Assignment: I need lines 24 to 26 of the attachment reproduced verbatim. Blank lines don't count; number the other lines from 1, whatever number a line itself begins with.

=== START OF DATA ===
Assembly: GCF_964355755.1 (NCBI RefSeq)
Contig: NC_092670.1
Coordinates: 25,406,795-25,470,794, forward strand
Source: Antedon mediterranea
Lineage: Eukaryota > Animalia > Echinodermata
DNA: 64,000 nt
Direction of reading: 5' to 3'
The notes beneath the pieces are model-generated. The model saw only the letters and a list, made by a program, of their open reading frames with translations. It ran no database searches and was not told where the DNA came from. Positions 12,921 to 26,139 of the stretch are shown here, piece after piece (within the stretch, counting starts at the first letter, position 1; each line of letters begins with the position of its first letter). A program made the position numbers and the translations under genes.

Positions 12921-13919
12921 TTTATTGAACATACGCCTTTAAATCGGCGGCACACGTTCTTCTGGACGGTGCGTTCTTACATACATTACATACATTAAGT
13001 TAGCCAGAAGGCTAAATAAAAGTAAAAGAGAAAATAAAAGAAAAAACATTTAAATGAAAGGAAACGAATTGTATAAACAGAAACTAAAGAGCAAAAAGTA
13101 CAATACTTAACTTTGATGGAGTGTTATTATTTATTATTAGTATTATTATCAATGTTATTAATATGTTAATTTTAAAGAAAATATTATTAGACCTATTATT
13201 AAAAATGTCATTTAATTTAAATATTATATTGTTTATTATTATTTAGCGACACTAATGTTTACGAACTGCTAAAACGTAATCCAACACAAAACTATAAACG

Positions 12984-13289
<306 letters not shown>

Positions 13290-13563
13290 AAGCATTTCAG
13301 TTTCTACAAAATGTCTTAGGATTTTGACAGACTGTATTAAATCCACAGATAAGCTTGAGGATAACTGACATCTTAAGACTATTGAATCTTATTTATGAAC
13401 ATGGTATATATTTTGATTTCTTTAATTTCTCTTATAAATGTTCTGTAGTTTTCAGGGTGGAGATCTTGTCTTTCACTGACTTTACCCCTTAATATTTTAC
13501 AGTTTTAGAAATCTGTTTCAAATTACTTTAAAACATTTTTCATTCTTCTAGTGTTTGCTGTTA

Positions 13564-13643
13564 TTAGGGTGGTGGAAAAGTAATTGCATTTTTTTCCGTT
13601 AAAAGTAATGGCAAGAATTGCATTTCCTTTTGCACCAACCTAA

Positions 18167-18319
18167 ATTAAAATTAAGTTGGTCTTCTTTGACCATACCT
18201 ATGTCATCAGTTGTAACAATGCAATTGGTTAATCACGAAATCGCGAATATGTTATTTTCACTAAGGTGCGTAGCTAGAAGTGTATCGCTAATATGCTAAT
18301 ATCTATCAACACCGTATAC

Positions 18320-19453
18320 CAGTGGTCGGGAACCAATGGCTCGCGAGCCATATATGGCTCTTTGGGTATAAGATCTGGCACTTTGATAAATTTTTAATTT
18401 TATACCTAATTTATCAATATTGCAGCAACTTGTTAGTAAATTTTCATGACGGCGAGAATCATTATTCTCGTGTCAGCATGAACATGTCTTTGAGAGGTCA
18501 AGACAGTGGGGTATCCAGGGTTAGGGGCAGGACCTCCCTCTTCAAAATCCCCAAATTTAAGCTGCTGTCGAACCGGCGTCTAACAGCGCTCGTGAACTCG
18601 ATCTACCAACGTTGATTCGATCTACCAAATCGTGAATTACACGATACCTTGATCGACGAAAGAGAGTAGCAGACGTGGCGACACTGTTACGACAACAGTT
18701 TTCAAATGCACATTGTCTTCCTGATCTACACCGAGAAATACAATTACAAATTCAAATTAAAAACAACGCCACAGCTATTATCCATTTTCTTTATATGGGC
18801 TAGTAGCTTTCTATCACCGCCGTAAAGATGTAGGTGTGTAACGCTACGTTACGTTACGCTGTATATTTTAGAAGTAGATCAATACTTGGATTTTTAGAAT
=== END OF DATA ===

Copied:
Positions 18167-18319
18167 ATTAAAATTAAGTTGGTCTTCTTTGACCATACCT
18201 ATGTCATCAGTTGTAACAATGCAATTGGTTAATCACGAAATCGCGAATATGTTATTTTCACTAAGGTGCGTAGCTAGAAGTGTATCGCTAATATGCTAAT